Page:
## Spontaneous creation of matter and antimatter.

In this post I will write something about the spontaneous creation of matter and antimatter. Let us consider matter as an elementairy particle. This elemenrairty particle has some mass and several quantum-numbers. We assume that charge itself is also a quantum number. Let the mass be denoted as $m$ and the quantum-numbers be denoted as $q_k$. The particle can be denoted as $\{m_0,q_k\}$ and the antiparticle can be denoted as $\{\overline{m}_0,\overline{q}_k\}$. Consider a time-line such that at $t=0$ the particle and the anti-particle are spontaneous created. Before $t=0$ there is no energy, no mass and no quantum-numbers; so after $t=0$ the total mass-energy must be zero as well as the total quantum-numbers. We assume that the mass of both the particle and the antiparticle are the same – but that the quantum-numbers are the opposite. Thus we have $\{m_0,q_k\}$ for the particle and $\{m_0,-q_k\}$ for the anti-particle. For simplicity the point of creation is given by $(x,y,z)=(0,0,0)$ and the particle moves in the positive $x$ direction and the anti-particle moves in the negative $x$ direction. The distance between the particle and the origin is latex $r$ and that is also the distance between the anti-particle and the origin. The mass-energy of each particle is given by $\displaystyle \frac{m_0 c^2}{\sqrt{1 - v^2/c^2}}$ – and the static energy is given by $\displaystyle -\frac{\phi}{r}$ – where $\displaystyle \phi = G m^2 + \sum_k \kappa_k q_k^2$. For example if we consider only mass and charge then $\displaystyle \phi = Gm^2 + \frac{q^2}{4\pi\varepsilon_0}$. Since the total energy is zero before $t=0$ we obtain the equation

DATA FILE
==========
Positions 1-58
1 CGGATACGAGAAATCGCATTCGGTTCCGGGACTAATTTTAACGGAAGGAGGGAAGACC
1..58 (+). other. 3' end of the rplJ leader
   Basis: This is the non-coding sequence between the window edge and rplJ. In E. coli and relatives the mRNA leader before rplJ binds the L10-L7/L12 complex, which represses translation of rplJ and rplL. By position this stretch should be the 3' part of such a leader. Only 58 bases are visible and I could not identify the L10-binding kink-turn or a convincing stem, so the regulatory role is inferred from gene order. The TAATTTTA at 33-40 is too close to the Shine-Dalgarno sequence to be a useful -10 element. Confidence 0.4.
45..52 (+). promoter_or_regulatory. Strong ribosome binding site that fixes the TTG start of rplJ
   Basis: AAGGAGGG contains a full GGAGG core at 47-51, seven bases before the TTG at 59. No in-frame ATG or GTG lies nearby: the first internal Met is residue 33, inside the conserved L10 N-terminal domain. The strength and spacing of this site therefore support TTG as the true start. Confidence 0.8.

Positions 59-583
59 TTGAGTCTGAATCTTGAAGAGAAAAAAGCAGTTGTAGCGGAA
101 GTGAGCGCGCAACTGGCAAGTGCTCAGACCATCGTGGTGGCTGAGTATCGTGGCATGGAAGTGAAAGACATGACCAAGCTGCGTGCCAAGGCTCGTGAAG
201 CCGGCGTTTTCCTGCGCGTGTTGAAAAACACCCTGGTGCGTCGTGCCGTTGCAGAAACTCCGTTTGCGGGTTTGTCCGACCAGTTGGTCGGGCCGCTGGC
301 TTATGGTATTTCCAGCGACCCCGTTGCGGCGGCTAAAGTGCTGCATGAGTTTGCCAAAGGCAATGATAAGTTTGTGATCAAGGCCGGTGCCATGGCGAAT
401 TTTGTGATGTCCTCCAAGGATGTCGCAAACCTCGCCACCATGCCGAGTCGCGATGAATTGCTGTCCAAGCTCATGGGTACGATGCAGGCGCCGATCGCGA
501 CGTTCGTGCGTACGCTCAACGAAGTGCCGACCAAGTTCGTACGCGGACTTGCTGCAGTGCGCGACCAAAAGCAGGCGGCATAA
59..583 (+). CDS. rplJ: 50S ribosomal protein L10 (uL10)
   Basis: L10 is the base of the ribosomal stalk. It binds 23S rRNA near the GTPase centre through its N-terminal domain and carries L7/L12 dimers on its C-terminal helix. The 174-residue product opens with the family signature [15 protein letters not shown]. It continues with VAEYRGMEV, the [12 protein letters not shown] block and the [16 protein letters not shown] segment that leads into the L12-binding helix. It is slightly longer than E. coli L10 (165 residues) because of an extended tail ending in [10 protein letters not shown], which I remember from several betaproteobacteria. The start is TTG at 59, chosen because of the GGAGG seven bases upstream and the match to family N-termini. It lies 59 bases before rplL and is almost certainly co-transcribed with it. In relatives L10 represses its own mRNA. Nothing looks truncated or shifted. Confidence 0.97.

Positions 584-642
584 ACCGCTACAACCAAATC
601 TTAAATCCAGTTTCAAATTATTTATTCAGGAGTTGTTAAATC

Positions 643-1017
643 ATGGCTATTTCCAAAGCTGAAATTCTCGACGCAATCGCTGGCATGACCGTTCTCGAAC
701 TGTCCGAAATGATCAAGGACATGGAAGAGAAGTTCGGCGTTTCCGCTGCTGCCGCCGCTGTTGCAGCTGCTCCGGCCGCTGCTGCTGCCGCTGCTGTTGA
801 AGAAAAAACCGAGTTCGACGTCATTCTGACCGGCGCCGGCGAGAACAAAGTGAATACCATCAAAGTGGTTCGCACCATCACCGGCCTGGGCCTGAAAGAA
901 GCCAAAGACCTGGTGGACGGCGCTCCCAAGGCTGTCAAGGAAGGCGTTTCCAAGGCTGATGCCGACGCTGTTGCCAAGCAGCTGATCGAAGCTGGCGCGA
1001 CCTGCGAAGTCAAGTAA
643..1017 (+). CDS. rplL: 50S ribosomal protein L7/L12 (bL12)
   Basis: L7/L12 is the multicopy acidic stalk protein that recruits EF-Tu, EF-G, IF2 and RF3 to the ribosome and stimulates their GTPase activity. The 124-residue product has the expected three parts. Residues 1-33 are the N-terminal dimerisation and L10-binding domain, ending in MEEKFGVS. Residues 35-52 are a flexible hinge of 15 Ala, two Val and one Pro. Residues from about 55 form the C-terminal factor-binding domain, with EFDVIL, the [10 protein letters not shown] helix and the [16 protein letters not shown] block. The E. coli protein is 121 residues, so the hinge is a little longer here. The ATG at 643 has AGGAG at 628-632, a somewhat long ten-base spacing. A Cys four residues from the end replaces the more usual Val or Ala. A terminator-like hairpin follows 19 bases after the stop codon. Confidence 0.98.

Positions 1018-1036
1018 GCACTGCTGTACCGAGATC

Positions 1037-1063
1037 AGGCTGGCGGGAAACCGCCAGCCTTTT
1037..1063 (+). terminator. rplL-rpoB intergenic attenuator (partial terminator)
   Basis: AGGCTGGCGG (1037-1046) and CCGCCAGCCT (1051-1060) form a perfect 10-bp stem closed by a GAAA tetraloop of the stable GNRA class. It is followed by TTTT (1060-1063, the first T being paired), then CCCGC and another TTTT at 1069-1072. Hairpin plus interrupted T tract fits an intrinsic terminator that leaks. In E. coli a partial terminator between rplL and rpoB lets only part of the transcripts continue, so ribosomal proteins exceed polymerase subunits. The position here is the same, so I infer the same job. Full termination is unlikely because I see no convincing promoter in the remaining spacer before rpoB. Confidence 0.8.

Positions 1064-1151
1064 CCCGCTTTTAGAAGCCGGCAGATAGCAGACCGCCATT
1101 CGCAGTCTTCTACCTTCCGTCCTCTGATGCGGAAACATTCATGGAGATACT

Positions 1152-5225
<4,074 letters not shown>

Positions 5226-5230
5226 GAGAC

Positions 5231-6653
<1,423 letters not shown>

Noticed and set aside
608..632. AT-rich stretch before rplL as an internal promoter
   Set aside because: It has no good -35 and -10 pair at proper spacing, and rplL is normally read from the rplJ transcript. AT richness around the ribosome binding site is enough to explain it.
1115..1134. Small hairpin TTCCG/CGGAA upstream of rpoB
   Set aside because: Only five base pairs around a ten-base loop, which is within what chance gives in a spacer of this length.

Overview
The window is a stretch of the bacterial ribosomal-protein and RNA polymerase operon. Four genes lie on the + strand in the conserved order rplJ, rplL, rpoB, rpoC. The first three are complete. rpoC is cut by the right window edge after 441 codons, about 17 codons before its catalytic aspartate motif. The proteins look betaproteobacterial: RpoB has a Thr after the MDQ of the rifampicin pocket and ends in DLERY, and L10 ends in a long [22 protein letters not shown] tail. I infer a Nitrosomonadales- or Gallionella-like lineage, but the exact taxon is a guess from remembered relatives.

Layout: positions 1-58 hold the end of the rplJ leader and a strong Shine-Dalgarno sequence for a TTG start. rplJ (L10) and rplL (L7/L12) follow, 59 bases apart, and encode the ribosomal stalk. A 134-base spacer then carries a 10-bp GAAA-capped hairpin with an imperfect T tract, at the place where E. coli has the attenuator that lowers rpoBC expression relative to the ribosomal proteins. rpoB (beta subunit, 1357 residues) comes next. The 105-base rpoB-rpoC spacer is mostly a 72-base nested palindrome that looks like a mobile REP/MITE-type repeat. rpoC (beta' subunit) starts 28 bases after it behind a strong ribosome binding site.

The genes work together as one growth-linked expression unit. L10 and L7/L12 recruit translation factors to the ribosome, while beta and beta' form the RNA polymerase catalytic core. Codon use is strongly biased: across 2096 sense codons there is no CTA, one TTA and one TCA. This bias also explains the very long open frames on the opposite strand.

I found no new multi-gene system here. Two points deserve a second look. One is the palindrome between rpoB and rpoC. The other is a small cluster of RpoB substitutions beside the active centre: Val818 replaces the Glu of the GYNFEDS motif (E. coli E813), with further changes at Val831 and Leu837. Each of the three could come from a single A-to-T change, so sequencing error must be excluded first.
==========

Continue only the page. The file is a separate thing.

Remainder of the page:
$\displaystyle \frac{2 m_0 c^2}{\sqrt{1 - v^2/c^2}} - \frac{\phi}{r} = 0$

We ‘solve’ this equation by proposing the solution of the form $\displaystyle r = \frac{c}{\omega} \sin(\omega t)$ – then it is clear that $v = c \cos(\omega t)$ – so we obtain

$\displaystyle \frac{2 m_0 c^2}{\sin(\omega t)} - \frac{\phi\omega}{c\sin(\omega t)} = 0$

Thus $\displaystyle \omega = \frac{2m_0 c^3}{\phi}$. So

$\displaystyle r = \frac{\phi}{2m_0 c^2} \sin\left( \frac{2 m_0 c^3}{\phi} t\right)$

The maximum distance between the particle and the antiparticle is given by $\displaystyle r_\textit{max} = \frac{\phi}{m_0 c^2}$ and the life-time is given $\displaystyle \frac{\pi \phi}{m_0 c^3} = \frac{\pi r_\textit{max}}{c}$. So we can also write

$\displaystyle r_\textit{max} \sin \left( \frac{ct}{r_\textit{max}} \right)$

In case of gravity alone we have $\phi = G m_0^2$ – so the maximum distance is given by $\displaystyle \frac{G m_0}{c^2}$ which is half the Schwarzschild radius $r_s$ so for elementairy particles this is very small – the life time is even smaller as it is half the Schwarzschild radius divided by the speed of light. The case considered is based on creation in an empty space and based on Special Relativity. Special Relativity does allow creation of matter and antimatter – but it holds for only a very small time.

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### 9 Responses to Spontaneous creation of matter and antimatter.

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